Posted by Carol Veizer (not verified) | 02/02/2013 @ 09:26 AM
Hello dear friends:

This is a shock.

I remember Eugene’s great energies for what he loved and his willingness to keep learning. He was passionate about humanistic and transpersonal psychology, made important contributions, and brought more clarity, rigor, bridges with mainstream fields, and energy into these fields.

We sometimes had different views, while sharing the “big picture,” but I remember him as someone who was willing to dialogue and sometimes temper his views through such dialogue.

May we remember his contributions to our communities, our fields of inquiry, and to our lives.

Blessings and best wishes, Donald

Posted by Donald Rothberg (not verified) | 02/02/2013 @ 09:27 AM
Dr. Taylor!The last time we talked in was in a large circle regarding cultural competency. Thank you for your openess. Thank you for all of your gifts and talents. You made an incredible impact on everyone who came in contact with you. Always, I was given much food for thought. My deepest condolences to your beloved.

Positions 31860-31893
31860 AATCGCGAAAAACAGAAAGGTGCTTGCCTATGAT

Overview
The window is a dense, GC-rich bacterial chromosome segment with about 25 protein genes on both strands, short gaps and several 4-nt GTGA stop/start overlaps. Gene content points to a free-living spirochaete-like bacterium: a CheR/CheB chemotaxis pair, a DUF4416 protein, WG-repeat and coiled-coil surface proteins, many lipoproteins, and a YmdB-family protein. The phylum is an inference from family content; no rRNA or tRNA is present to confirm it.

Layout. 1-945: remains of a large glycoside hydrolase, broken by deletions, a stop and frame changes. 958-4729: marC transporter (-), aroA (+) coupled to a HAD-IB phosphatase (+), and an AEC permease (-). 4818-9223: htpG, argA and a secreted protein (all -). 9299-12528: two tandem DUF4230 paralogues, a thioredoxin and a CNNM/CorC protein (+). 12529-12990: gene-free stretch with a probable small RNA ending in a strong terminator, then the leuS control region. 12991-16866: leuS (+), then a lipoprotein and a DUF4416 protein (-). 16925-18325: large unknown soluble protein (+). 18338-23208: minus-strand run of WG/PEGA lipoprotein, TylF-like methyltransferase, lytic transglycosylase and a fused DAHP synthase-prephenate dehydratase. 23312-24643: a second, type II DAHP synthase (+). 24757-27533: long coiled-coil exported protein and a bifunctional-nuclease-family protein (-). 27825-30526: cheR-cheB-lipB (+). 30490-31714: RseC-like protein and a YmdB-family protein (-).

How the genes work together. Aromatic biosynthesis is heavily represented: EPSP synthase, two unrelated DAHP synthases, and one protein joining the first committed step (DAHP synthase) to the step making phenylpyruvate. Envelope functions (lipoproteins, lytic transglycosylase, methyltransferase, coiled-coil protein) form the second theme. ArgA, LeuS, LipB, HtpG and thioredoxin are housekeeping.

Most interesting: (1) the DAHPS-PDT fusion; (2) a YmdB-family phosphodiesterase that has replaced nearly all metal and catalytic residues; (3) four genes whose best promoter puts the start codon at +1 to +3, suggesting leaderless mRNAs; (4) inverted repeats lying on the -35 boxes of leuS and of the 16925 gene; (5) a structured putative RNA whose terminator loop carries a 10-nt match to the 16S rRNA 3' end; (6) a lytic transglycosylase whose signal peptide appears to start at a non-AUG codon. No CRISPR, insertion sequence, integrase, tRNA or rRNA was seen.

Posted by Victoria Navarro Oana (not verified) | 02/02/2013 @ 09:34 AM
Dr. Taylor,

Thank you very much for your contribution in humanistic psychology. Your vigor in that field will surely be missed. Rest in Peace.

Posted by Jiselle Esparza (not verified) | 02/02/2013 @ 09:55 AM
I’ve known Eugene as a colleague in the psychology of religion and the history of psychology for 30 years or more. I benefitted greatly from his access to the Gordon Allport papers, and from the many meals we shared at meetings of the American Psychological Association, as well as extensive correspondence. I especially apprecited his personal kindness. At one APA meeting I received word that my brother had died, and it was Eugene who saw me through the long evening before I could go home. On another occasion he guided me through Boston traffic all the way to my destination in the suburbs. I will miss him!

Posted by Hendrika Vande Kemp (not verified) | 02/02/2013 @ 04:33 PM